The Courier News from Blytheville, Arkansas on November 3, 1954 · Page 5
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The Courier News from Blytheville, Arkansas · Page 5

Blytheville, Arkansas
Issue Date:
Wednesday, November 3, 1954
Page 5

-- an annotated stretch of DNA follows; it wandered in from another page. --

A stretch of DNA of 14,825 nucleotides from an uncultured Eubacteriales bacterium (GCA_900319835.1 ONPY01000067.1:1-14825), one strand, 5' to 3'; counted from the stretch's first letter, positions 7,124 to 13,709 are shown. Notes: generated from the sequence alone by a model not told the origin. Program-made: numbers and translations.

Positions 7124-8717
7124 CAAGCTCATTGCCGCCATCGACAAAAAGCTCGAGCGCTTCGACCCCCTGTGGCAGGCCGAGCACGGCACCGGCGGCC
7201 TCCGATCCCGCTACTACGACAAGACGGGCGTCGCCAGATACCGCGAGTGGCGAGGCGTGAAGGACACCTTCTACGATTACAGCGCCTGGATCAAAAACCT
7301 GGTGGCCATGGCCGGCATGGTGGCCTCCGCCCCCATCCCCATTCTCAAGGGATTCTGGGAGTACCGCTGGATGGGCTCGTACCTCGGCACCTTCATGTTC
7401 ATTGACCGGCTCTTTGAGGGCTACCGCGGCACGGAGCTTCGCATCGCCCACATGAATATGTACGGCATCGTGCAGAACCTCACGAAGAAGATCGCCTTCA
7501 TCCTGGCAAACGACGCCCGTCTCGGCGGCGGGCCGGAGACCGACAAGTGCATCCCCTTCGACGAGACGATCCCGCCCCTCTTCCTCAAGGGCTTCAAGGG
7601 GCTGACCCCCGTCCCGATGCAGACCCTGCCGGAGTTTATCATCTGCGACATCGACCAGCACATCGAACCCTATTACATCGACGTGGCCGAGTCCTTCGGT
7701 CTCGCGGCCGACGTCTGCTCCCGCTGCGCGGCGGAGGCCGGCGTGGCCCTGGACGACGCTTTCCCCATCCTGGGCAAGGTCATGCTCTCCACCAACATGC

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WEDNESDAY, NOVEMBER 3, 1954 BLYTHEVILLE (ARK.) COURIER NEWS PAGE FIVE 2 German Scientists Awarded 1954 Nobel Prize in Physics By GUSTAV SVEN'SSON STOCKHOLM (AP) — The Royal Swedish Academy of Science awarded the 1954 Nobel Prize in physics tonight jointly to two West German scientists who helped lay the foundation of modern nuclear physics. Commodity And Stock Markets- New York Cotton (12:3* Quotations) Dec Men May July Optn Hish Low Clos* 3435 3411 3503 3506 3447 3484 3514 3518 3434 3411 3502 3506 N«w Orleans Cotton Dec 3436 3449 3436 Mch 3472 3485 3472 May 3505 3515 3505 July 3509 3518 3509 Chicago Soybeans NOV ... 290'/2 292'/4 28T/ 2 3443 3481 3510 3513 3445 3483 3512 3518 Jan Mch May 292 294 295 295', 296 297 289' 291'k 292' 2 289 291 >'-, 293'/< 293% Chicago Corn Dec ... 156'/ 2 156 7 i Mch .... 160 3 i 160'i Chicago Wheat Dec ... 223 3 ', 223', Mch ... 226"s 226", New York Stocks A T and'T •. :• ..: Anier Tobacco Anaconda Copper Beth Steel 155'i 159TI 2215; 223', 156 160V, 22m 224»i 171 7-8 .61 41 3-8 ' The physics award of 181,646 krona (about $35,000) will be split equally between Prof. Wanner Bothe, 63, of the Max Planck Institute at Heidelberg, and Dr. Max Born, 73-year-old pioneer in theoretical physics who fled from the Nazis to Britain in 1933 but who since his retirement from the University of Edinburg has lived at the West German health resort of Bad Pyrmont, in Hannover. ' Chemistry Vote Out Later tonight the academy was expected to vote the annual chemistry prize to Dr. Linus C. Pauling, controversial California Institute of Technology professor,- for his work on protein molecules. Selection of Dr. Pauling would give to America three of the four 1954 awards from the fund established by the will of the late Alfred Nobel, Swedish inventor of dynamite. The prize for medicine and physiology was awarded Oct. 21 to three U.S. scientists—Dr. John F. Enders and Dr. Thomas H. Weller of Harvard University and Dr. Frederick C. Robbins, now at Cleveland's Western Reserve MeoX ical School—for their discoveries in the fight against polio. A week later the priae for literature was voted to novelist Ernest Hemingway. The Norwegian Nobel committee has announced the annual peace prize which it. awards will not be given this year. Dec. 10 .Presentation The awards will be presented in Stockholm Dec. 10 by Sweden's King Gustaf VI. Hemingway will be unable to attend because he is Chrysler 66 1-4 Coca-Cola Ill 3-4 Gen Electric 43 1-2 Gen Motors 93 1-8 Montgomery Ward 73 1-4 N Y Central 19 3-8 82 1-2 j still recovering from injuries suffered in two plane crashes in East Africa last January. The Swedish academy said Born was chosen for (he physics award "for his fundamental works in quantum mechanics, especially his Int Harvester 34 1-41 statistical Interpretation of the Republic Steel 64 1-2 wave function." This expression in Radio 34 1-4 Socony Vacuum 46 1-8 Stud-Pak 12 1-4 Standard of N J 98 7-8 Texas Corp ....'.. 793-4 Soars 73 U S Steel 59 Sou Pac 46 History in Florida TALLAHASSEE, Pla. Iff! - William C. Cramer, St. Petersburg attorney, will be the first Florirla Republican to sil in Congress since Reconstruction days. The 32-year-old Harvard graduate defeated Rep. Courtney Campbell in a tight .race in Florida's formulae of the previously mysterious "wave function" within the atom has enabled scientists to calculate various stages of the atom. Bothe was cited for his "coi- cidence method and the discoveries he made with U." From his findings was developed one of the major precision instruments of nuclear science, enabling scientists to measure time spaces within the atom of less than a billionth of a second. Obituary McGuire Child Dies on Way To Hospital CARUTHBRSVH.LE—John Benjamin . McGuire, 5-month, 29-daj old son of Mr. and Mrs. John Me. Guire of Caruthersville, died Tuesday while en route to a Memphis hospital. The infant had been il since birth. Services will be conducted at Payetteville later this.week pending: arriva 1 of relatives from California. H. S. Smith Funeral Home is in charge. Survivors include, in addition, to his parents, a sister, Vicki M'c< Guire. FAUBUS First District yesterday. With only one precinct out Cramer had 51.013 votes to 49,061 for Campbell, who was seeking his second term. HALF PRICE: Tussy Wind and Weather Lotion It's lanolin-enrichedl Regular* J[size, /4* size, now only J[ , Buv a supply at this great saving. This fragrant pink lotion soflens rough, chapped hands; silkens arms, legs, heels ...all of you! On sale for limilecl lime. Save % on hand cream Regular *2 size > NOW^J^ Tussy Wind & Weather Hand Cream. It'slanolin- enriched, hasall the fine ingredicnlsof the lotion. WOOD'S DRUG STORE 221 W. Moin Ph. 3-4507 Continued from Page 1 for the clean campaign of my opponent." Asked about his plans, Faubus said that he was "going to take to the hilte. "I'm going to drive around the country roads. It's autumn, and if my wife and I have any hobby, it's color photography." Faubus, the 45-year-old publisher of a weekly newspaper at his home town of Huntsville and onetime close political associate of former Gov. Sid McMath, jumped into an early lead as first returns were received last night. Started at 3 to 1, The early-reporting boxes from the rural sections, where Faubus' chief support was centered, gave him a margin of around three to one. As the vole total grew with reports from the heavier - balloting urban areas,, the ratio of the Faubus' majority was whittled down to less than two to one. In many counties, election officials, after a trend was established, closed up shop for the night without waiting for returns from small boxes in outlying sections. Faubus and Remmel weren't the only ones who got votes in yesterday's balloting. Virtually every county reported smattering of write-in votes for Gov. Francis Cherry. Faubus' defeat of Cherry for a second term nomination by around 7,000 votes in the second of two bitter primary elections was one of the factors which obviously inspired the Republicans' determined effort in this year's general election. The Republicans hoped to develop the Democrats' intra - party strife and Remmel's already-demonstrated ability to get normally- Democratic votes into a winning combination. It was normally - Democratic votes which twice elected the 39- year-old Remmel as Little Rock's mayor, In his campaign, Remmel declared that to elect Faubus would be to restore control of the state government to a once - ousted clique of professional politicians. Replied to Machine Charge In reply Faubus charged that Remmel was hardly one to talk about machines when he was "hand picked by less than 100 persons in a hotel room" in contrast to Faubus' selection in primary voting. Remmel was chosen by the Republican State Committee of around 100 persons, to which the Republican State Convention had delegated the job of nomination. Remmel pretty much ignored an issue which turned out to be hotter than all others in Faubus' defeat of Cherry, but a Remniel-sup- porting organlation kept it alive. The, issue concerned the length and exact nature of Faubus' brief association with the long - closed and Communist - branded Commonwealth College, near Mena, in 1D35. The Citizens for Clean Elections, a Little Rock group headed by Dr. George P. Branscum. a dentist, charged during the general election campaign that Faubus had falsely represented what he termed official investigations of the Com-" monwealth incident. The committee declared that, instead of being cleared, Faubus had withheld information concerning his stay at the school. Faubus said he was a non-enrolled visitor. Faubus mainly ignored the committee. The Republicans this year concentrated on the governor's race. They offered candidates for other state jobs nor for any congressional seats. As a result, Sen. John L. McClellan, Arkansas' six U.S. representatives and all state constitutional officers other than the governor formally re-elected without opposition. The United States bought its first military aircraft in 1909, six years after the first successful flight by the Wright brothers. Sheppard Juror Is Excused CLEVELAND tfl — At his own request, a real estate salesman with a sex conviction in his past was excused today from the Sheppard murder trial jury. The defense quickly demanded that a mistrial be declared, but was overruled. The juror, James R. Manning, lold Judge Edward Blythin: "In my present emotional and mental state, I would not be able to- listen to the case and he unbiased, unprejudiced and think unemotionally. "I /eel I would be a sub headline as long as this trial goes on." The judge, saying Manning made a "very horrible mistake" in failing to disclose his 11 - year - old morals conviction, then released Manning from the trial of Dr. Samuel H. Sheppard, Sheppard is charged with first degree .murder "in the slaying of his wife. Manning's surprise move mude unnecessary the state's plan to prove he failed to bring up his role as a wltness'in the sex case involving a 16-year-old boy. Defense Attorney William J. Co.rrlgan 'protested vigorously at the dismissal of Manning, saying: "I think it's outrageous that this man has been subjected to this situation." Judge Blythin ordered Manning's {AMENDMENT Continued Iron) Page 1 live control, and would have cut down on Hie number of Justices "f the peace by selecting them on tlie bn.sls of one for every 500 voles cast at the last preceding genernl election rather than on Ihp j present basis of one for each 200 votes. Liquor Kill Killed Act 285 was passed by the 1953 ! General Assembly. It was referred 'to poplar vote through petitions circulated under direction ol who'esale liquor dealers, who pcr- m I J price mark-up would have been cut from 13 per cent lo 10 per cent. The act, m nbeyimce by the referral and killed by yesterday's negative vote, also would have levied a new three per cent tax on sales to consumers. This tax would have yonc for construction of new facilities for the state and district livestock shows and for county fairs. Truman 'Very Much Pleased' With Trend Soapy Slides In DETROIT l/Pi — Gov. G. Mcnnen Williams won a fourth term as Bovcrnnr of Michigan in Tuesday's general election and may have dragRed his Democratic party to its first state ticket sweep since 1936. KANSAS CITY 1^— Former President Hurry S. Truman said to- riiiy "I am very much pleased with (he Democratic trend" in Tuesday's general elections. . He said he was very happy at : the sums his party had made, but he added "I am sorry not more Do n toe ni tic governors were elected." "I hope that we will have enough of our senators in there to organize the Semite." Asked to comment on a state- I merit by Rep, Walters of Pennsylvania that he would abolish the H o u H e un-American Activities committee, Truimin stiid: "I Hpree. I've always thought t that committee was the most im; American thine i" Congress." The former president also expressed h 1 m s e I f as especially pleased in the election of Alben Biirklcy to (he Senate in Kentucky, and also al the election of a Democratic congressman from his home district, the Fourth of Missouri. Benefit Dinner Is Planned Plans for a pre-Thanksgiving dinner to be sponsored by the wives of members of the Blytheville Negro Ministerial Alliance were made last night at a meeting of the wives at. the home of Mrs. R. T. Wceden. All proceeds from the dinner are to be used to fill Christinas baskets for the needy. place in the jury box be taken by the first alternate, Jack H. Hansen. Traffic Violators Fined Two CIISC.H brought into Municipal Court llils morning carried charges of (ruffle violations. Joe Franklin forfeited $19.75 bond on » charge of speeding while Ed Harris was fined $25 and costs for failing to yield right of way with $10 suspended. Douglas Reelected CHICAGO & — Democratic Sen. Paul H. Douglas \ias re-elected and Democrats gained at least three new House seats in yesterday's Illinois election. Two incumbent Republican congressmen wore in a close race with Democrats for re-elect ion. The Democrats now have at least 12 of the state's 25 congressmen, including nine incumbents who were re-elected. Douglas, tin-year-old New Deal- Fair Deal lawmaker seeking his second term, held a lead of some -27,000 over Republican Joseph T. Meek. About 800 precinct* still arc unreported. Montana Demo Leads HELENA, Mont. (/D—Sen. James E. Murray,''Montana Democrat srek- iiiR his sixth term, built his lead today to nearly 3.000 votes over Republican Rep. Wesley A. D'E- Wlll't. The 78-yenr-oU1 .senator, led D'E- wart in their close race, 04.883 to 01,978 on returns from 880 of the .state's 1,09-1 precincts. This was a Rain of 586 votes for Murray in the last 21 precincts reporting FDR, Jr., Defeated NEW YORK W)—Rap. Franklin D. Roosevelt Jr., heir to one of the most politically potent names in American history, went down to defeat yesterday In his first bid tor ktn\c office. Running for the office of attorney BCnirnl, the 40-year-old Roosevelt lost, by a plurality of about 170,000 out of 5-million votes to republican Rep. Jacob K. Javits. Thirty election districts remained to be counted MAT U A FAMILY AFFAIR fidgeting, nose-picking and a tovtncntlne: rectal itch are often tell- U!e aigna of Pin-Wormi.,. ugly parasitic that medical expcrta aay infest one out of tvery three per- eons examined. Entire f*mili<* tuny be victims and not know H. To Ret rid of Pin-Worms, then pittfe must not only be killed, bat Killed in the large intestine where they live and multiply. That's cx- ACtJ? what Jarne'i P-W ubleU da ... and here'* bow they do it: Pint-* scientific coaUnr carries the Ublels into the bo well bn- motiern, medically-approv* Jayae'i •cd in. rredicnt foes right K> work-frill* -. Pin-Worms quickly and easily. Don't take chance* with thk dangerou!, highly contagious condition. At the first sign of Pin- Wnrms. auk your druccist (or genuine Jayne'n I'-W Vermifuge ... thetmmll, eany-to-Uketabletn per* focted by famous Dr. D. Jayne * Son, specUlisU In worm remedial (or over 100 yean. undoubted Queen of Glamour turns her brilliant talent to Hair Cosmetics.... here are the lights and the music and the magic for the most beautiful hair in the world.... All Yours.... ' Permanent Color Color Shampoos Sprays . . . Ughteners . . . Sparklers . . . Rinses . . . and a Wonderful Wonderful Wave Lilly Dache hair cosmetics for the first time anywhere at ROTHROCK'S THE WHITSITT LA BELLE SHOP WISHING WELL IS NOW OPEN The Following Girls Have Made Wishes — and Whitsitt's LaBelle Shop Has Made Them Come True: Janiece Matthews, Manila, Ark. Her heart's desire—« red velvet purse Carolyn Chilton, Caruthersville, Mo. Her heart's desire—a can-can petticoat Mary Kay Stevens, Dell, Arkansas - - - Her heart's desire—a dress Mary Elizabeth Brown, Steele,.Mo. - - - Her heart's desire—a bride doll Becky Utley, Blytheville Her heart's detire—a skir t Carolyn Westall, Blytheville - - - Her heart's desire—a horse hair petticoat Tena Stalling!, Blytheville - - - Her heart's desire—a doll Anita Louise Bodak, Osceola, Ark. - - - Her heart's desire—a new drese Diane Hughes, Manila, Ark. - - - Her heart's desire—A purse Linda Montgomery, Blytheville - - - Her heart's detire—A dress Alwayt Makt a With When You VitH WHITSITT'S LA BELLE SHOP